Supervised consumption services are evidence-based health services that provide a safe and hygienic place for people to use drugs while supervised by trained staff. They:
- connect people to health and social services
- provide harm reduction supports such as sterile equipment and encourage safer drug use
- administer naloxone in the event of opioid overdose
The drugs are not provided by the facility staff.
Supervised consumption services are often called safe injection sites. We use the term "supervised consumption services" because it offers services to people who take drugs in different ways, including injecting, smoking or snorting.
Services can be offered in stand-alone sites or within other clinics that offer medical and social supports, such as addiction and mental health counselling and housing services.
Evidence shows supervised consumption services:
- help save lives by reversing overdoses
- reduce transmission of diseases and infections by providing sterile equipment and needles
- provide other health services such as wound care, care for chronic conditions, mental health support or opioid dependency treatment, among other wrap-around services
- build safer communities by reducing public substance use and discarded needles
Why they are needed
562 people in Alberta died of drug overdoses involving fentanyl in 2017 (Alberta Q4 Quarterly Report 2017). Inner-city neighbourhoods, where a large proportion of people use drugs in unsafe conditions, have high rates of overdose deaths.
The opioid crisis in Alberta a public health crisis and we're working with partners to reduce harms and deaths related to opioid use.
Supervised consumption services, needle exchanges, naloxone and opioid dependency treatment help reduce HIV, Hepatitis C, bacterial infections and overdose death. These harm-reduction approaches are central to our work to support Albertans in crisis.
As part of a provincial response to the opioid crisis, we've provided funding to Alberta Health Services and community coalitions to offer supervised consumption services at 6 approved locations in the province for the first time.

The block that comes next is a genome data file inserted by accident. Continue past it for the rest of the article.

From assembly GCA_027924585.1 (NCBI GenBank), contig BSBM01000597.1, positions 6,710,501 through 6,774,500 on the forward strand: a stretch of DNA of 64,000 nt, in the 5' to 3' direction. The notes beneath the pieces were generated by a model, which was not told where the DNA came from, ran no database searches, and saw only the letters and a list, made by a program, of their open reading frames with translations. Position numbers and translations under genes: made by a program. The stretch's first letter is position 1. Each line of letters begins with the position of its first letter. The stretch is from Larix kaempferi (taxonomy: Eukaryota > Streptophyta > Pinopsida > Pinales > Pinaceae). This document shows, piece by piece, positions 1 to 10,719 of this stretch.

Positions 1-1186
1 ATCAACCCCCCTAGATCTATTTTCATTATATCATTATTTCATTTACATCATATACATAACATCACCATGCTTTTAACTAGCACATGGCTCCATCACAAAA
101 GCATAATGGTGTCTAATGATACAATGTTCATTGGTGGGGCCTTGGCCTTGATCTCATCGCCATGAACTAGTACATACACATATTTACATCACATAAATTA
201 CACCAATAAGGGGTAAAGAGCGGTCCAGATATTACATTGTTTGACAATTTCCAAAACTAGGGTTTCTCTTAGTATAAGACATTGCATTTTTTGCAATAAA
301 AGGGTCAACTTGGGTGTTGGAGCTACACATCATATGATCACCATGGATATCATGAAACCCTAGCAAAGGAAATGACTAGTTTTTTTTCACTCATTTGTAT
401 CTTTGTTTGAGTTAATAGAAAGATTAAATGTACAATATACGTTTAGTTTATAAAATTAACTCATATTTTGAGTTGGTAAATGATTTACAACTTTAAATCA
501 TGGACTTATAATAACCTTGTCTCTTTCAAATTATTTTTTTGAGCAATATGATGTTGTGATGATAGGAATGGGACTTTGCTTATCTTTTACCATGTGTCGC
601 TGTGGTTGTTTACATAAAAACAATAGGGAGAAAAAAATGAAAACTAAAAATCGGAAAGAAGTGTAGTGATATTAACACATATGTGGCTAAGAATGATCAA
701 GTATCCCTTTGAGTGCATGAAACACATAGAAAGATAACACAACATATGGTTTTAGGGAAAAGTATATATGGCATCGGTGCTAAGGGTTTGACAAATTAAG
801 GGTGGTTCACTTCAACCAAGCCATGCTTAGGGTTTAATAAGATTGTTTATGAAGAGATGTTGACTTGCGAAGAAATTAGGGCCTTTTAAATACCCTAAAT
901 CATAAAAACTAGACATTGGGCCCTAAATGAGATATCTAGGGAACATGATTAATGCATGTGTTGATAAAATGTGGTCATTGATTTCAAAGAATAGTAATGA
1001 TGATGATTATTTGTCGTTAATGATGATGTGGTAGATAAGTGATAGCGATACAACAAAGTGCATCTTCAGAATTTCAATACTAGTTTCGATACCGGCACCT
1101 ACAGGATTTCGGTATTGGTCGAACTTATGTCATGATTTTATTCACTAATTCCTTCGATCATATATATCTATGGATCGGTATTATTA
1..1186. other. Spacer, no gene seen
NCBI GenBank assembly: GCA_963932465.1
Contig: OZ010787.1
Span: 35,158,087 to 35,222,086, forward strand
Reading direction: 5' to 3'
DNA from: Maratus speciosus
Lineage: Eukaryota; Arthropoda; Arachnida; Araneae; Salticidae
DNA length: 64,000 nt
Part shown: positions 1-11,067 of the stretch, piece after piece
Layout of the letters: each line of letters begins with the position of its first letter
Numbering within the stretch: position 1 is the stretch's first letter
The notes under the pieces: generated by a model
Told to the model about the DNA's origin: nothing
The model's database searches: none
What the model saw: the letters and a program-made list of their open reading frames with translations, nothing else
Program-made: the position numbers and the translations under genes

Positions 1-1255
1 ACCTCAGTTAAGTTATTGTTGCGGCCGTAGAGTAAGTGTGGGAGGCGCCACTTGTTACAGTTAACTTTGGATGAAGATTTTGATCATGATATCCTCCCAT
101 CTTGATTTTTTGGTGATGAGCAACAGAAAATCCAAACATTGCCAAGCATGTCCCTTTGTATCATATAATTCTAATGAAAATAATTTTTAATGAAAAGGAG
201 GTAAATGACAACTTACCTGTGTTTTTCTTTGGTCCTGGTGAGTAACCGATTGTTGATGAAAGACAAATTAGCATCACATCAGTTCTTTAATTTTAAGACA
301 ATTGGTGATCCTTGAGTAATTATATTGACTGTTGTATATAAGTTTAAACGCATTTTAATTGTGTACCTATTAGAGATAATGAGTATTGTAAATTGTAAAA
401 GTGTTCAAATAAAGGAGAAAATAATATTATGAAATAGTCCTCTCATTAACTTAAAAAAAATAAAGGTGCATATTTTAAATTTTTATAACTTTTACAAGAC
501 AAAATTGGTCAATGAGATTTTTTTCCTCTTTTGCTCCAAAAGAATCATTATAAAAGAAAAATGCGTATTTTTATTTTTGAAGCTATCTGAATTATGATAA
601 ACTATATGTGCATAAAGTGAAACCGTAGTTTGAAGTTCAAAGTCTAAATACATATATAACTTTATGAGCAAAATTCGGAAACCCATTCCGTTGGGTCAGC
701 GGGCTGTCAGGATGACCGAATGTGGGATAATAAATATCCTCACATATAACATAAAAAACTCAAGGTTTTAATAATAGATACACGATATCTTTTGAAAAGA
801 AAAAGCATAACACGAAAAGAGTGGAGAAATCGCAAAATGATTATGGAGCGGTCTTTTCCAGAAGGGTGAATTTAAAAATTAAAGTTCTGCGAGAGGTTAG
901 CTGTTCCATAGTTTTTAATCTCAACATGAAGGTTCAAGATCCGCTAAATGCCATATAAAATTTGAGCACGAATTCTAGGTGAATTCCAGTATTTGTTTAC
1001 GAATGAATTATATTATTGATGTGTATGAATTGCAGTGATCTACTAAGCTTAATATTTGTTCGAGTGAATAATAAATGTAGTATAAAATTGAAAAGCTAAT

Alberta Health Services received approval from Health Canada to offer supervised consumptions services in:
- Calgary: Sheldon M. Chumir Health Centre
The permanent location opened January 15, 2018. A temporary location offered services October 30, 2017 to January 14, 2018.
- Edmonton: Royal Alexandra Hospital (in-patients only)
The location opened April 2, 2018
Access to Medically Supervised Injection Services Edmonton received approval from Health Canada to integrate supervised consumption services into 3 existing organizations that serve community members with problematic substance use, many of whom are homeless.
- Boyle Street Community Services – opened March 23, 2018
- Boyle McCauley Health Centre – opening in 2018
- George Spady Centre – opened April 23, 2018
ARCHES, a harm reduction agency in Lethbridge, received approval from Health Canada to provide supervised consumption services in a downtown building in Lethbridge. This location opened February 28, 2018.
For more information, review the:
Work in other urban centres
The Associate Minister of Health supports proposals and federal applications to bring supervised consumption services to:
- Medicine Hat
- Grande Prairie
- Calgary (a mobile site)
Red Deer continues to explore options for supervised consumption services that meet the needs of its population.
Needs assessments for supervised consumption services were also done by coalitions in Fort McMurray and Edson. These cities are not moving forward with federal applications at this time.
Boyle McCauley Health Centre
Cecillia Blasetti, Executive Director
780-427-7333, extension 267
Boyle Street Community Services
Julian Daly, Executive Director
780-424-4106, extension 204
George Spady Society
Lorette Garrick, Executive Director
Marliss Taylor, Program Manager
780-424-4106, extension 211